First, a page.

Yehuda Danzig burst into tears as he read The Times of Israel this past Wednesday. As he was scrolling through the site, he had come across a photo of himself and his younger brother Michael at the Bergen-Belsen Nazi concentration camp in northern Germany shortly after its liberation in April 1945.
The photo was a still image from German Concentration Camps Factual Survey, a Holocaust documentary film made 70 years ago with the help of the famous director Alfred Hitchcock. The original footage that makes up most of the movie was shot at Bergen-Belsen, Auschwitz and Dachau by Allied photographers and newsreel cameramen in the weeks after liberation.
The film was left unfinished for close to seven decades and was finally completed by film scholars at Britain’s Imperial War Museum. It premiered at the Berlin Film Festival in 2014 and was recently screened at New York’s Museum of Jewish Heritage. A version of the film, titled Memory of the Camps, has been screened on public television in North America.
Danzig had never seen that photo — let alone any image — of himself as a 12-year-old Holocaust survivor.
“It was a real shock to see it,” Danzig told The Times of Israel the next day. “I couldn’t tell you whether my tears were tears of sorrow or joy,” he said.
The image brought back many painful memories for Danzig, who settled permanently in Toronto in the late 1950s after moving between the UK, Canada and Israel in the decade following the war.
Although Danzig, now 82, does not remember anyone in the picture other than his brother Michael — who died a year and a half ago at age 79 — he cannot forget the conditions in Bergen-Belsen.
Danzig, who was from Zlate Moravce, Czechoslovakia, arrived at the concentration camp in the late summer of 1944 with his stepmother, two of his brothers and one of his sisters after having survived several transit and labor camps and a death march. (His father was separated from the family and died in the Berga concentration camp, and another sister with disabilities survived the war in an institution.)
“I remember the daily roll calls, which took place no matter what — in the freezing cold, rain or snow,” Danzig said. “They were absolute murder during the winter.
“There was nothing to eat and no water, and we were covered with lice from head to toe. We all had typhus and were like zombies,” he recalled.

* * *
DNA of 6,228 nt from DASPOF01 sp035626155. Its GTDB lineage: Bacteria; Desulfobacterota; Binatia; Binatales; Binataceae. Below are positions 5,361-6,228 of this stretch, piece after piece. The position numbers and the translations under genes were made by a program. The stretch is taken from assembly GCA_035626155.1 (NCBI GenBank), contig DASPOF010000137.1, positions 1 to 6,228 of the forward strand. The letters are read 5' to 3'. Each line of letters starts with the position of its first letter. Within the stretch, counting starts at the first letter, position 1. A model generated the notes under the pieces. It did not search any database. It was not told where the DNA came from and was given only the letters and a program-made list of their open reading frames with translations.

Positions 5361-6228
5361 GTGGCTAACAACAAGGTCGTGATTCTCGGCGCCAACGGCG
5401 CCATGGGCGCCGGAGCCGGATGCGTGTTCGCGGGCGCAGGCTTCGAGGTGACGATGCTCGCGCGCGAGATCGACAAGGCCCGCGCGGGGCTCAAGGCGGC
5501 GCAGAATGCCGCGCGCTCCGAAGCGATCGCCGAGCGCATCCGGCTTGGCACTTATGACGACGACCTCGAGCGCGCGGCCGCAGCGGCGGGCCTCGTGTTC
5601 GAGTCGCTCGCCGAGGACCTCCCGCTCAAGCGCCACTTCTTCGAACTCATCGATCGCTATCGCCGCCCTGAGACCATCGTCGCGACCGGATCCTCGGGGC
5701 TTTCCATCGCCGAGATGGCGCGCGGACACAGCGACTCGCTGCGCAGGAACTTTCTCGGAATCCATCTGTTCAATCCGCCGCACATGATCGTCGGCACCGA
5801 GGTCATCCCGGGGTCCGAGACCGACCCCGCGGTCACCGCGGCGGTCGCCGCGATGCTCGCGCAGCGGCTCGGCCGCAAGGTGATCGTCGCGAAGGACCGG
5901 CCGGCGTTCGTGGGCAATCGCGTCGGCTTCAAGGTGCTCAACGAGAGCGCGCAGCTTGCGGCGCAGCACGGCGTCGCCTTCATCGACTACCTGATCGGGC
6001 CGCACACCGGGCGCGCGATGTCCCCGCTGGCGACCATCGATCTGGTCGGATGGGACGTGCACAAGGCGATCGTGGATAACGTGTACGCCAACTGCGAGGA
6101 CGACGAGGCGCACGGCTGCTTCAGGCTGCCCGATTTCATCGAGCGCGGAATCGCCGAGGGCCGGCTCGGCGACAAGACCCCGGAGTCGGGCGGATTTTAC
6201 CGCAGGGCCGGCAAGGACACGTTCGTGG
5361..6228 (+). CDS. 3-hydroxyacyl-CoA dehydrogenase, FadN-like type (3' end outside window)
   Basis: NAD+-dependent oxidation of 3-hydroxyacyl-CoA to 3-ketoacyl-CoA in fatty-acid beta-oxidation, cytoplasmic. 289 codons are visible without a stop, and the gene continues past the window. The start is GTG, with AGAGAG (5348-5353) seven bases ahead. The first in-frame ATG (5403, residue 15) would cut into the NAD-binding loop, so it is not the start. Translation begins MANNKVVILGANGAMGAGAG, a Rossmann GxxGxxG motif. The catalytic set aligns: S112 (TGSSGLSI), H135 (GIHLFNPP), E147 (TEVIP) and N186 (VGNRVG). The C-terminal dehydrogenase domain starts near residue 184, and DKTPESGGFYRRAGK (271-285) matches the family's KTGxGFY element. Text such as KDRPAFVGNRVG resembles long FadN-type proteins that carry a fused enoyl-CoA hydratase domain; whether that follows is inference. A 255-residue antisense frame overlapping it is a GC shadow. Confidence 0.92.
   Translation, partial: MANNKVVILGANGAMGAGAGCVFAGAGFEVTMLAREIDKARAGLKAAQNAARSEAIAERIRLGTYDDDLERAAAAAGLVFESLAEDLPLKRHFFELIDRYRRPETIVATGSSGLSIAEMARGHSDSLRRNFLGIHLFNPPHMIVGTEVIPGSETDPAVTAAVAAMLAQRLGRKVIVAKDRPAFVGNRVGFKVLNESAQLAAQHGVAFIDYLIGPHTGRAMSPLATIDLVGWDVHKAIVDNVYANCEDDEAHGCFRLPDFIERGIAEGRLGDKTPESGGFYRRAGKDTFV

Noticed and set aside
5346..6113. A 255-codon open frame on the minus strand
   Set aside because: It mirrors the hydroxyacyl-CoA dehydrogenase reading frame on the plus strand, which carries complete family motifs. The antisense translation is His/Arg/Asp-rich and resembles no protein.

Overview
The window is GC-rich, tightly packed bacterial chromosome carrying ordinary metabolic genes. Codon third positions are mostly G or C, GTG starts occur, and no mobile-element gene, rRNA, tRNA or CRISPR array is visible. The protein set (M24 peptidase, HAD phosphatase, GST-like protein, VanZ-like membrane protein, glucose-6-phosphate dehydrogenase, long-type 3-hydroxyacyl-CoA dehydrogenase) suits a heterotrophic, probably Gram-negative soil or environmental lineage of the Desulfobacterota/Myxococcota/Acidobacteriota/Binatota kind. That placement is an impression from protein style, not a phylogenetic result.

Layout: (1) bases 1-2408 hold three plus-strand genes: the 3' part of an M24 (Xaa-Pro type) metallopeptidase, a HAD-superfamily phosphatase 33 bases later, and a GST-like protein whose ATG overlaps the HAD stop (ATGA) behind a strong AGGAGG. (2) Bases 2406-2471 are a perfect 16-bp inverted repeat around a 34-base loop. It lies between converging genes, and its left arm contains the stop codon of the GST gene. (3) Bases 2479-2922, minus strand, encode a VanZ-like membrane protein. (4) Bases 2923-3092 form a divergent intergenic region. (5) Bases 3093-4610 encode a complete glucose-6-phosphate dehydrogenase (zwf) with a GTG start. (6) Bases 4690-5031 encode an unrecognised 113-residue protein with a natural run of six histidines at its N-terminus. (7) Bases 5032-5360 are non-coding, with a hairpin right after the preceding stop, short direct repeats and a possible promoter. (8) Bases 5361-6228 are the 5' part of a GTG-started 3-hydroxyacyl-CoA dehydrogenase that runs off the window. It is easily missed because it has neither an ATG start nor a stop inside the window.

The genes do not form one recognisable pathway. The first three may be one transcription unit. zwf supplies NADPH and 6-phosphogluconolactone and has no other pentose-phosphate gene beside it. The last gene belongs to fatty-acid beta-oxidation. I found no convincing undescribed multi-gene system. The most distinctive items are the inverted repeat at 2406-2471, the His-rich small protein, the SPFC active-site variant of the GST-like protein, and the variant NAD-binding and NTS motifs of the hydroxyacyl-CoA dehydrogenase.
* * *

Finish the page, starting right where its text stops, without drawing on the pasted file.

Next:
‘It was a real shock to see it… I couldn’t tell you whether my tears were tears of sorrow or joy’
On April 15, 1945, a British officer walked into Danzig’s barracks and announced, “You are free!”
“We didn’t have the slightest idea what he was talking about. It meant nothing to us,” reminisced Danzig.
“Then someone translated what he had said into German and we started to understand, so we tried to go outside. The dead bodies had not been collected and there were just piles and piles of them so that we couldn’t get out of the barracks.”
Danzig estimated that the image he spotted in The Times of Israel was captured around two weeks after liberation.
“By that time, we were being taken care of by the British and we had been able to wash and get clean,” he said.
Danzig, his stepmother and two brothers and one sister stayed in the Bergen-Belsen DP camp set up near the concentration camp (which the British burned to the ground) only about a month. They were eager to return to their hometown in western Slovakia, about 100 km from Bratislava.
When they got there, they discovered that, other than an uncle who had gone into hiding during the war and lived, no one else from either side of their family survived.
In April 1948, a British rabbi came to Danzig’s town looking for orphans. He took Danzig and his two brothers to the UK, where one of them stayed in a yeshiva (he, his sister and Danzig’s stepmother eventually settled in Israel). Danzig and his younger brother Michael qualified for relocation to Canada because they were full orphans — their father had been killed in the Holocaust; and their biological mother had died in childbirth.
Upon their arrival in Toronto in August 1948, the young teenage boys were taken in by separate families from the Jewish community. Danzig went to technical school and learned electronics. He also become active in the Habonim Zionist youth organization and ended up spending several years in Israel during the 1950s.
He returned to Toronto in 1958 to marry a woman named Etty, whom he had met through Habonim. They have two sons and four grandchildren.
“Yehuda was never a talker about the Holocaust,” said his wife. “He never told our kids about his experiences until they were adults.”
Danzig eventually gave his testimony to the Shoah Foundation. His children each have a copy of that. Now they also have the image of their father and uncle that no one in their family knew of until just a few days ago.